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Wed, 11 Jun 2014 10:48:54 +0000
(CHAPEL HILL, N.C.) -- Bouncing back from a breast cancer diagnosis is no easy task but health experts have long maintained that the road to recovery can be facilitated through regular exercise.
However, as researcher Brionna Hair of the University of North Carolina at Chapel Hill discovered, most women diagnosed with the disease fail to get the recommended regimen of exercise: either 75 minutes a week of a rigorous workout or 150 minutes of exercising moderately.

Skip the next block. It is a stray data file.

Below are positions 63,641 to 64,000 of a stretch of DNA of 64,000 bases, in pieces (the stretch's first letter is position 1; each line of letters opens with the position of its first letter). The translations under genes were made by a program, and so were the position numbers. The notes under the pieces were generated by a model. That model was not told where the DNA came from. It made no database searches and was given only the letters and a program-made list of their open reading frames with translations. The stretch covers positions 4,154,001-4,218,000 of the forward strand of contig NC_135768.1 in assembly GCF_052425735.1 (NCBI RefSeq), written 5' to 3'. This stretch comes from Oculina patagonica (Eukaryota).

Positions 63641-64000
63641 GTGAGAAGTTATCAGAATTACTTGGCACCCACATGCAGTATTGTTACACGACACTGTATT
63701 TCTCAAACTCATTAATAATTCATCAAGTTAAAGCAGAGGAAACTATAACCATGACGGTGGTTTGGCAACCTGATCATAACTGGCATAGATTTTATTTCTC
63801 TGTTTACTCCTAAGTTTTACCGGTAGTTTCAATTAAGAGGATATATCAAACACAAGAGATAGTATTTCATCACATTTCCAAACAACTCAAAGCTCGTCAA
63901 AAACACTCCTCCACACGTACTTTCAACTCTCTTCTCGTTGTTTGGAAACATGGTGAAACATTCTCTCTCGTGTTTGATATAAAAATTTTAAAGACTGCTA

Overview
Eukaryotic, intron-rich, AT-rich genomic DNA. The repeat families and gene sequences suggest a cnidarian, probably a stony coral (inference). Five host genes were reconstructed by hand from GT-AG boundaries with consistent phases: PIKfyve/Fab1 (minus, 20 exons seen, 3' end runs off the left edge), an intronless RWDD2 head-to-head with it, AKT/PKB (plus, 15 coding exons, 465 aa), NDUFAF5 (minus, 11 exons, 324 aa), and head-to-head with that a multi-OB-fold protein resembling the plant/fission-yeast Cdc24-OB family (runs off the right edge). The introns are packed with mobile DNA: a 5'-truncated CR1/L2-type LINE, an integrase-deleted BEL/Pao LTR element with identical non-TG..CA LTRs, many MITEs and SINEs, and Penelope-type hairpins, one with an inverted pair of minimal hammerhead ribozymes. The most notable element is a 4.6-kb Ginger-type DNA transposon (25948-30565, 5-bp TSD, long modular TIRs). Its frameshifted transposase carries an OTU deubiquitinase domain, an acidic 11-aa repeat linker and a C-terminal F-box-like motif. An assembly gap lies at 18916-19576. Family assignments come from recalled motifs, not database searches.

In examining 1,735 women ages 20 to 74 who learned they had breast cancer, nearly six in ten were found to have cut back on exercise in the half-year after the diagnosis. Meanwhile, just 35 percent met the recommendations as they were being treated for breast cancer.
What’s more, Hair’s study found that African-American women with breast cancer were 40 percent less likely than their white counterparts to get the proper amount of exercise.
Hair says it’s then up to physicians and other health care workers to speak with breast cancer patients about how crucial exercise is in improving outcomes and help women form strategies to get them on the right track.
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